To deal with the increased collision rate that will occur in Run 2 – which presents a challenge for all of the experiments – ATLAS improved the whole read-out system to be able to run at 100 kHz and re-engineered all of the data acquisition software and monitoring applications. The trigger system was redesigned, going from three levels to two, while implementing smarter and faster selection-algorithms. It was also necessary to reduce the time needed to reconstruct ATLAS events, despite the additional activity in the detector. In addition, an ambitious upgrade of simulation, reconstruction and analysis software was completed, and a new generation of data-management tools on the Grid was implemented.

The biggest priority for CMS was to mitigate the effects of radiation on the performance of the tracker, by equipping it to operate at low temperatures (down to –20 °C). This required changes to the cooling plant and extensive work on the environment control of the detector and cooling distribution to prevent condensation or icing (CERN Courier May 2015 p28). The central beam pipe was replaced by a narrower one, in preparation for the installation in 2016–2017 of a new pixel tracker that will allow better measurements of the momenta and points of origin of charged particles. Also during the shutdown, CMS added a fourth measuring station to each muon endcap, to maintain discrimination between low-momentum muons and background as the LHC beam intensity increases. Complementary to this was the installation at each end of the detector of a 125 tonne composite shielding wall to reduce neutron backgrounds. A luminosity-measuring device, the pixel luminosity telescope, was installed on either side of the collision point around the beam pipe.

Other major activities for CMS included replacing photodetectors in the hadron calorimeter with better-performing designs, moving the muon read-out to more accessible locations for maintenance, installation of the first stage of a new hardware triggering system, and consolidation of the solenoid magnet’s cryogenic system and of the power distribution. The software and computing systems underwent a significant overhaul during the shutdown to reduce the time needed to produce analysis data sets.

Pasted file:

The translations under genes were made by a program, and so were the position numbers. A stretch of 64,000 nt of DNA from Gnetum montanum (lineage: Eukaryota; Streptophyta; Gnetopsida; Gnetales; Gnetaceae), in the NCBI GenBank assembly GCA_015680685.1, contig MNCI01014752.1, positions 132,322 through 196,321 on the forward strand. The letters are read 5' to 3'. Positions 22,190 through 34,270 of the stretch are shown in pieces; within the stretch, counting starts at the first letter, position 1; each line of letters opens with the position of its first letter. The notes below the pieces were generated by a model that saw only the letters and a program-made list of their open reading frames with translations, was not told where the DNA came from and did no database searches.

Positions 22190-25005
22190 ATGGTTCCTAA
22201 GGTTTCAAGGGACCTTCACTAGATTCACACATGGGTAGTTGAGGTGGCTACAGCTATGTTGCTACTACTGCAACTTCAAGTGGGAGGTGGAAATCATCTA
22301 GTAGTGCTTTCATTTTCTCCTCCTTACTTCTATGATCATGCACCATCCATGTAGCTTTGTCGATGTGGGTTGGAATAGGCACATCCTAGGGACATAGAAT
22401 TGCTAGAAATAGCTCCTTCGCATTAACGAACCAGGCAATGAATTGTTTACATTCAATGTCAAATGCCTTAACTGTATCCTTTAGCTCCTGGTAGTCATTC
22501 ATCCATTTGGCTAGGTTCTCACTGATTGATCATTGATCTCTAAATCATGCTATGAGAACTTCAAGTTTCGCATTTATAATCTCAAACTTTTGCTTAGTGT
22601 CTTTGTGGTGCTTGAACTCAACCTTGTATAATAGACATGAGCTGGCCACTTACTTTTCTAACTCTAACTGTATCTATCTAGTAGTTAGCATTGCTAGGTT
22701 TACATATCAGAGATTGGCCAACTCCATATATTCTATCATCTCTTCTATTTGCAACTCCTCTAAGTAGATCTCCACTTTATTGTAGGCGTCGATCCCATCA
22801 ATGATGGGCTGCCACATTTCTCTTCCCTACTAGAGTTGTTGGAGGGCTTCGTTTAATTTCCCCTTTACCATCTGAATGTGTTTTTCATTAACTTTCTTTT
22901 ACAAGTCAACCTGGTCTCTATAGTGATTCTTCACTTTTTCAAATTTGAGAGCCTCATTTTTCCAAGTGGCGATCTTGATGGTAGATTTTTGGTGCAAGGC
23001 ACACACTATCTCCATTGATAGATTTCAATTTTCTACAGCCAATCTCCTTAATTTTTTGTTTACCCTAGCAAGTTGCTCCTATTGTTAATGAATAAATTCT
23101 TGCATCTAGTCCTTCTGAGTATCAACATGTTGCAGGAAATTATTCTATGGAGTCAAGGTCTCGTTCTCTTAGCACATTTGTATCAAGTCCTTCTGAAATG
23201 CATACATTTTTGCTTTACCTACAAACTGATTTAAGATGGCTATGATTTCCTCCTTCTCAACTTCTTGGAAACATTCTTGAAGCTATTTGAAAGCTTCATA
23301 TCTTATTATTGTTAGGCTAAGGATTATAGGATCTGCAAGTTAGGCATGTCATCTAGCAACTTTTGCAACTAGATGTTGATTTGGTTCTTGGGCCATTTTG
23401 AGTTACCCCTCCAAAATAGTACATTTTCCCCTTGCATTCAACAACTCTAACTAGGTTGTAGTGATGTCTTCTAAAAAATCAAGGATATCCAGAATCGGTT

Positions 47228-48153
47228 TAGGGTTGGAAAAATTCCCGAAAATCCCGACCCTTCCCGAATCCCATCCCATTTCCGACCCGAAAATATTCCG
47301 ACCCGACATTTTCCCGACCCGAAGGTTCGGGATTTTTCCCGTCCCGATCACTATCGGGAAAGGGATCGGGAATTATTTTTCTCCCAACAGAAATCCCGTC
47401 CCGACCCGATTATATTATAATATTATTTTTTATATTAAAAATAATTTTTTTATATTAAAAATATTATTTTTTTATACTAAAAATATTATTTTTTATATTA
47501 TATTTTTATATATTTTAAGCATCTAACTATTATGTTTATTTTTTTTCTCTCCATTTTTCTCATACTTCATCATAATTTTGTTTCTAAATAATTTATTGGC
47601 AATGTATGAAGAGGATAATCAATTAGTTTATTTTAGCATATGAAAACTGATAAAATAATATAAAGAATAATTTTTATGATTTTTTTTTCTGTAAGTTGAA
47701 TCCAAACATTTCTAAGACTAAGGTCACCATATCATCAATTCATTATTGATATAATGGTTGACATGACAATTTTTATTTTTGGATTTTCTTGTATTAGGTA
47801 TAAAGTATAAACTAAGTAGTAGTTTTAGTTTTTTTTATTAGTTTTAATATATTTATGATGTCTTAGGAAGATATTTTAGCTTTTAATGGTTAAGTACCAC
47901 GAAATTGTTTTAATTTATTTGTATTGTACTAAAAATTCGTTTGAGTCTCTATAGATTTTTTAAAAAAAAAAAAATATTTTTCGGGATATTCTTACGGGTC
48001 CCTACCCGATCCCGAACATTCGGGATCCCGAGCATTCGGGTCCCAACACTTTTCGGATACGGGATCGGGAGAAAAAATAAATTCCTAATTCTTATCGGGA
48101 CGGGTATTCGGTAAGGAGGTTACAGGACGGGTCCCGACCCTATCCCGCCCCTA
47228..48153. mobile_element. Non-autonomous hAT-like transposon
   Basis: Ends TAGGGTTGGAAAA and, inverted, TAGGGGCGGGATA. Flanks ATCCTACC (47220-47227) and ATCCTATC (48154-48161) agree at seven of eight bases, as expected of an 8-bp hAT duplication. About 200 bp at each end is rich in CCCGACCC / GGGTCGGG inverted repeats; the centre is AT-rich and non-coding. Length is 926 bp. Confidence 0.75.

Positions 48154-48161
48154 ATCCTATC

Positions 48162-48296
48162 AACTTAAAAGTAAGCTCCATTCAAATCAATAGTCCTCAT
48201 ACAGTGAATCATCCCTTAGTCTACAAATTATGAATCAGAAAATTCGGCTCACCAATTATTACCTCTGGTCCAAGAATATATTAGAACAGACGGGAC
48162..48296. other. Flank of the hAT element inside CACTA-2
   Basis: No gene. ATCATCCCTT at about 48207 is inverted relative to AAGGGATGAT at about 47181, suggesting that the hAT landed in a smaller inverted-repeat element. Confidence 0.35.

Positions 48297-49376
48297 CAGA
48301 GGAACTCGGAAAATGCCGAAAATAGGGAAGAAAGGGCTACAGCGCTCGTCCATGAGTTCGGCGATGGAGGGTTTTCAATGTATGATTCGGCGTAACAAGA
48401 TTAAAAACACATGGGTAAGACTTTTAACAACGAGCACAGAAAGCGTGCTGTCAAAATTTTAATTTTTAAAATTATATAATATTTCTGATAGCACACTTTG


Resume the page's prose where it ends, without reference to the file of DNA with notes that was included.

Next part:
To make the most of the 13 TeV collisions, the LHCb collaboration installed the new HeRSCheL detector – High Rapidity Shower Counters for LHCb. This consists of a system of scintillators installed along the beamline up to 114 m from the interaction point, to define forward rapidity gaps. In addition, one section of the beryllium beam pipe was replaced and the new beam pipe support-structure is now much lighter.

The CERN Data Centre has also been preparing for the torrent of data expected from collisions at 13 TeV. The Information Technology department purchased and installed almost 60,000 new cores and more than 100 PB of additional disk storage to cope with the increased amount of data that is expected from the experiments during Run 2. Significant upgrades have also been made to the networking infrastructure, including the installation of new uninterruptible power supplies.

First stable beams was an important step for LHC Run 2, but there is still a long way to go before this year’s target of around 2500 bunches per beam is reached and the LHC starts delivering some serious integrated luminosity to the experiments. The LHC and the experiments will now run around the clock for the next three years, opening up a new frontier in high-energy particle physics.

• Complied from articles in CERN’s Bulletin and other material on CERN’s website. To keep up to date with progress with the LHC and the experiments, follow the news at bulletin.cern.ch or visit www.cern.ch.